Green Building

We’re making County buildings greener for a safer, more sustainable future.

Buildings produce more greenhouse gases than many people realize — about a third of the total greenhouse gas emissions for Alameda County operations.

We’re working across all departments to make County buildings more sustainable — more sustainably built and more sustainable to run.

Here’s how we did it, and how we’re doing it better, by the numbers:

  • 11 County buildings have achieved at least LEED® Silver designation, with six buildings achieving a Gold rating or better
  • The County produces about 16% of the electricity it needs to run its buildings through onsite solar generation
  • County buildings are powered with 100% carbon-free energy, 75% from renewable sources, provided by East Bay Community Energy, the public power agency launched by the County in 2018

Green Building at GSA: Learn more about our green building initiatives.

Energy Initiatives: We’re developing and implementing cutting-edge energy solutions to move County buildings toward a carbon-zero future.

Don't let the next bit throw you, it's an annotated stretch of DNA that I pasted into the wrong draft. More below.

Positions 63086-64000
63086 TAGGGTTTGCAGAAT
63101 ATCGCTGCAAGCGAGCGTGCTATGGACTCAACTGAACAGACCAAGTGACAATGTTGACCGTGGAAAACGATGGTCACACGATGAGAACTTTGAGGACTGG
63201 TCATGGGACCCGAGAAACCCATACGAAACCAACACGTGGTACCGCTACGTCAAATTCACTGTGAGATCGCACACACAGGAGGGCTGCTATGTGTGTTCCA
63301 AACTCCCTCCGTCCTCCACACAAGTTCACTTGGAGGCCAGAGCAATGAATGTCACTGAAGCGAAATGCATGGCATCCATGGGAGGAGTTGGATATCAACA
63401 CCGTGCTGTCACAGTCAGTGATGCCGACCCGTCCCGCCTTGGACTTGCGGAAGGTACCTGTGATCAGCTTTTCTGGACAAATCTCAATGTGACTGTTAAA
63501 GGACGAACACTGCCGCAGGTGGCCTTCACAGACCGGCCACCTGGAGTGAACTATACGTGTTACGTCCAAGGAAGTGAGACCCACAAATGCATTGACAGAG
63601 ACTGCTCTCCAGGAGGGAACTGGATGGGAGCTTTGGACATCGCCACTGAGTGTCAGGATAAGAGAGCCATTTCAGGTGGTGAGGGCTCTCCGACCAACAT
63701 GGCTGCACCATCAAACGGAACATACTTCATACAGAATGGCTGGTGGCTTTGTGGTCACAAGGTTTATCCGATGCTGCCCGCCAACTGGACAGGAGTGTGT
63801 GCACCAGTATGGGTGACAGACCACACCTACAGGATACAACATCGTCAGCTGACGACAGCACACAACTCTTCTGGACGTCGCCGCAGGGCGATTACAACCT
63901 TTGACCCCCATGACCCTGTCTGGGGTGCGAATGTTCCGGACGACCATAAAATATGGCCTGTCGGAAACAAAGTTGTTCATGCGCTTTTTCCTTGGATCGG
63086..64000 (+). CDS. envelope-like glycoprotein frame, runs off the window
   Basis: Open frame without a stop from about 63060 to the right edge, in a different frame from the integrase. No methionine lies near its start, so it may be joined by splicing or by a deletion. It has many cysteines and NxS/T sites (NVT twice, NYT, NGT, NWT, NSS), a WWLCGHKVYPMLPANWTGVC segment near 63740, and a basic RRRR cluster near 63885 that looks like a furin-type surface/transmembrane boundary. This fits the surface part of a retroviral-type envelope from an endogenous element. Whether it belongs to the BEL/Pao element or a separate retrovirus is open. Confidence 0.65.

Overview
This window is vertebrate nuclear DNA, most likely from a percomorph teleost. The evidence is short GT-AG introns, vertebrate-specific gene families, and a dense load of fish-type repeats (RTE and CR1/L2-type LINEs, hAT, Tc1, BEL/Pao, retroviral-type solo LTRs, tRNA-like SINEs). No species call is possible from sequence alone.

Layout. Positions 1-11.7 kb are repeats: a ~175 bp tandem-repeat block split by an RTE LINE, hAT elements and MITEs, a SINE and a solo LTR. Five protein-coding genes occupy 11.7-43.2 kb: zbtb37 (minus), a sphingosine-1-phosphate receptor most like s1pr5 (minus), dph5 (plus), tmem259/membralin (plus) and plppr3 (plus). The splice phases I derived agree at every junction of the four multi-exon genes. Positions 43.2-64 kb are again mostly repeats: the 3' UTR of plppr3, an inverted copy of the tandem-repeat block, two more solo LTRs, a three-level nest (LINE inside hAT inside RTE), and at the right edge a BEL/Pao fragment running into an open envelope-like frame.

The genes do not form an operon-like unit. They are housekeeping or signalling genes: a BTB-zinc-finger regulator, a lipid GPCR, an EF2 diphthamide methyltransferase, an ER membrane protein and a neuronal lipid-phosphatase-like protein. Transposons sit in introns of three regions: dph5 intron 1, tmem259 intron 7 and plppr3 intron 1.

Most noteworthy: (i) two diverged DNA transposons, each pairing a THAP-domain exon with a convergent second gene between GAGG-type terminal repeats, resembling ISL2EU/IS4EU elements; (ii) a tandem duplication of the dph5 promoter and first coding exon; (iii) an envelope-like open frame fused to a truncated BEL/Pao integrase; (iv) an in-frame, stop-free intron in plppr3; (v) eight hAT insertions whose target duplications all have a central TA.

The Juvenile Justice Center is the first U.S. Green Building Council LEED® Gold rated facility of its kind. When it opened, green features included:


  • Energy-efficient design that maximizes natural light to reduce energy use
  • An 850 kW rooftop solar panel that provides more than 60% of the building’s electricity needs
  • Water-wise landscaping that reduces site water consumption by more than 50% and saves over five million gallons of water annually
  • A full green cleaning program including green cleaners, microfiber cloths and mops, and entryway matting
  • Recycling of 93% of construction waste
  • Environmentally preferable carpet, paint and furniture

Modern libraries provide not only books, but also public access to the internet, community gathering spaces, and educational opportunities for youth and adults alike. The Castro Valley Library provides all of this in a green facility that is U.S. Green Building Council LEED® Gold rated. When the library opened, green features included:


  • A 277-kilowatt solar energy installation provides 100% of the library’s electricity needs
  • A raised floor system to maximize the energy efficiency of heating and cooling systems
  • Energy-efficient lighting and mechanical equipment
  • Creek restoration, including a pedestrian bridge made from converted railroad flat car
  • Bay-friendly landscaping
  • Paints and sealants that emit low or no volatile organic compounds (VOCs), resulting in improved air quality

The U.S. Green Building Council’s LEED® green building program is the preeminent program for the design, construction, maintenance and operations of high-performance green buildings. Learn more at